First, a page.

The harbour and rivers of Petropaulovski teemed with fish; and though whiting and herring were abundant, they were left in comparative peace owing to the ease with which salmon were to be obtained. To the ship's crew this place seemed little less than a paradise; the bright sunny weather and cold nights were a pleasant change after tropical heat, and the forecastle mess was supplied with many unaccustomed dainties. It was the intention of the travellers to proceed northwards by land, with baggage and horses, from Avatcha Bay until they struck the head waters of the great Kamschatka River, then to procure boats or rafts, and to float down the stream to the sea, where it was arranged the yacht was to meet them. The account of this journey is full of interest, and is given in graphic but unpretending language, with the charms of freshness and novelty. Marvellous is the supply of fish (Salmonidæ) which the Kamschatkan rivers produced. At Narchiki, on a little branch of the Avatcha River, where the stream is not more than eighteen inches deep, Dr. Guillemard began for the first time dimly to realise the vast numbers of fish which annually visit the country, and which may be said literally to choke its rivers.

• Hundreds were in sight, absolutely touching one another, and as we crossed the river our horses nearly stepped upon them. Their back fins were visible as far as we could see the stream, and aground, and gasping in the shallows, and lying dead, or dying, upon the banks, were hundreds more. The odour from these decaying fish was distinctly perceptible at a distance of a couple of hundred yards or more. In weight these salmon varied from seven to fifteen, and even twenty, pounds. They were, for the most part, foul tish- blotchy with patches of red and white, and of the kind known by the Russians as the Garbusa ; * but others in fair condition were to be found, and with a little trouble I was able to pull out three good ten-pound fish in as many minutes with a gaff. Any other method of fishing would have been useless. It would have been nearly impossible to make a cast without foul-hooking a fish, and nine-tenths or more of them were in an uneatable condition.'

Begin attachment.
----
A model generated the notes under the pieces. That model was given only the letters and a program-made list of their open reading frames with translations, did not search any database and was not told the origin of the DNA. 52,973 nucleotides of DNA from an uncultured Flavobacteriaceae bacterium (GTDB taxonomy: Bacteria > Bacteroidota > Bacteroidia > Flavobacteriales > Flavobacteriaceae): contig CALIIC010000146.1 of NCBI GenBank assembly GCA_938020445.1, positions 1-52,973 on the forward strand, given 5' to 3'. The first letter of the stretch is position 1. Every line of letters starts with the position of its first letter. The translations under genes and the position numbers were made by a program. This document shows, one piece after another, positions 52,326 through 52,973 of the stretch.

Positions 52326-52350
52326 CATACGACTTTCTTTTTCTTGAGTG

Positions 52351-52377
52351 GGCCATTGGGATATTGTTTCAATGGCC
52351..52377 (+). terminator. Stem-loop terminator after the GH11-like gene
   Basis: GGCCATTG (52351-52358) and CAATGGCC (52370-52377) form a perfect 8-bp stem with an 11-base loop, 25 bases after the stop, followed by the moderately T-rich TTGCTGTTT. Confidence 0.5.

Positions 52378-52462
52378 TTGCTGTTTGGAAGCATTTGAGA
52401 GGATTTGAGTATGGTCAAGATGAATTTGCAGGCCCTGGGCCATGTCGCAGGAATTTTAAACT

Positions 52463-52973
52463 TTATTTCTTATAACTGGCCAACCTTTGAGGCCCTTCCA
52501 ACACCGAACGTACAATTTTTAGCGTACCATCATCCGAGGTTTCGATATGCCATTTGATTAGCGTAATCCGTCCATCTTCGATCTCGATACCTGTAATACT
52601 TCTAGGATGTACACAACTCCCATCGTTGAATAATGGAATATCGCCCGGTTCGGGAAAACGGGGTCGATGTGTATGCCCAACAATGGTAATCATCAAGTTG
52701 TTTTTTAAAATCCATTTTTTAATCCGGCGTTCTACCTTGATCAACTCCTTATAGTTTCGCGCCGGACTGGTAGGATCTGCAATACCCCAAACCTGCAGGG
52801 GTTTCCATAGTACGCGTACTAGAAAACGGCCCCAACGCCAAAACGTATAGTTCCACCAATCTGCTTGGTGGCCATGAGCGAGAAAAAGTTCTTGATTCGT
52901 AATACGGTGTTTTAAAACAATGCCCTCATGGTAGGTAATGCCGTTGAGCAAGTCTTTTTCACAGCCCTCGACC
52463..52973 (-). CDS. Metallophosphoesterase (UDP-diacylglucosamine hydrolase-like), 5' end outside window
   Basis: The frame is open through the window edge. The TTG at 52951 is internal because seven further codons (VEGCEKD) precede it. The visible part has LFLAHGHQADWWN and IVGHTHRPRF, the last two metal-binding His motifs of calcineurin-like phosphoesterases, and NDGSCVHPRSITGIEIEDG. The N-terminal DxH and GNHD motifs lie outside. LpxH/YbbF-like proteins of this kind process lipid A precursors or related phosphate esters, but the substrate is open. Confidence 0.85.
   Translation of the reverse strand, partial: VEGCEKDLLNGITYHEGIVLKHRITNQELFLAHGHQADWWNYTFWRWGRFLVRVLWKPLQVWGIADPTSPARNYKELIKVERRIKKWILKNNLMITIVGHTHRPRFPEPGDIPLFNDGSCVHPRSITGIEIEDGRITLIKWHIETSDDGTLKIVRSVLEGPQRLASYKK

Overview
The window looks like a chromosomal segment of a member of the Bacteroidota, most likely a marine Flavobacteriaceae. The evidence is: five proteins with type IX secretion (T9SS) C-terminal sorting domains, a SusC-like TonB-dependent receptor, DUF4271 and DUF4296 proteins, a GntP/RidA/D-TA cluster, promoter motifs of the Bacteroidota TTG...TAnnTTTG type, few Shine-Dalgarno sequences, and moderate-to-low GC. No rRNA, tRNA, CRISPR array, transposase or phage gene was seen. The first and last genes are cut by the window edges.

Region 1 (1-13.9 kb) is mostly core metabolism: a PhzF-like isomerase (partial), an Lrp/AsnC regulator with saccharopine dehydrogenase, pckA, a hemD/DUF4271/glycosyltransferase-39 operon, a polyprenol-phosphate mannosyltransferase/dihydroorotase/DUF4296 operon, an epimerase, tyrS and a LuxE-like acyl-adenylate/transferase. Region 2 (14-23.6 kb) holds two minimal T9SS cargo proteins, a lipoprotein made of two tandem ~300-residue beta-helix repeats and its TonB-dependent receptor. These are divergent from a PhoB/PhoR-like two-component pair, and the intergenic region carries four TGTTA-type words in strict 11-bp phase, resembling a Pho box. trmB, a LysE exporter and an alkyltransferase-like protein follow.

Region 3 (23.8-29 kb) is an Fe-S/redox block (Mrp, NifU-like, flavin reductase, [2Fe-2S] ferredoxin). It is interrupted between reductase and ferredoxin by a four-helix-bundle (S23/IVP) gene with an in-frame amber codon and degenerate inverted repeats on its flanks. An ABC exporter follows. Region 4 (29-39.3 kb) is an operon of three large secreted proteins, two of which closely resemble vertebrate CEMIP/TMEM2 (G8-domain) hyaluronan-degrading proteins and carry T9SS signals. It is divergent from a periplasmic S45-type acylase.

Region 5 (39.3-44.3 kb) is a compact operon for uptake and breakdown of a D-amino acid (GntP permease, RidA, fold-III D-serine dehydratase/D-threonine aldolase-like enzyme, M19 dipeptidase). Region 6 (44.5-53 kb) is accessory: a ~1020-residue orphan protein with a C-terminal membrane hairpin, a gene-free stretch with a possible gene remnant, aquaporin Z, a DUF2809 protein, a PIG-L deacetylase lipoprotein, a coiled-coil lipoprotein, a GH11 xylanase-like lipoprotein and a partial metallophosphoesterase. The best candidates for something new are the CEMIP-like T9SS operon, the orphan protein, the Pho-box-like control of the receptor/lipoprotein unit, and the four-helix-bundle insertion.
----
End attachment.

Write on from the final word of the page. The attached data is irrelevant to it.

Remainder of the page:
The enormous abundance of salmon which thus fill the rivers of Kamschatka is to the newcomer an astonishing sight. The millions of fish that are caught and form the food throughout the year of almost every living creature in the country—the cows and horses even not exceptedare, we are assured, as nothing compared with the countless myriads that perish naturally. The rotting fish that lined the banks and in places lay piled in little heaps together are not the victims, as one might be disposed to conclude, of any occasional fatal epidemic; the phenomenon is a constant annual occurrence. The dwellings of the natives are huts, often combined with stables, through which one has to pass before entering the habitable room ; the windows are made of strips of bear-gut sewed together, which cannot admit much light. In the corner of one of these rooms, which the travellers entered for lunch and rest,

was the usual tawdry eikon, and facing it a long array of clippings from the “ New York Police News,” full of the choicest horrors of battle, murder, and sudden death!' amid which lively surroundings the travellers consumed their sour milk and bilberries, potatoes and turnips. The party struck the Kamschatka River not far from a little hamlet called Gunal, where there are about twenty huts

* The Garbusa or Humpback, so called from the extraordinary developement on the back of the kelt during the spawning season, is the Salmo proteus of Pallas—the Oncorhynchus proteus of recent ichthyologists. This fish, with others, is figured in vol. i. p. 127.

VOL. CLXVI. NO, CCCXL.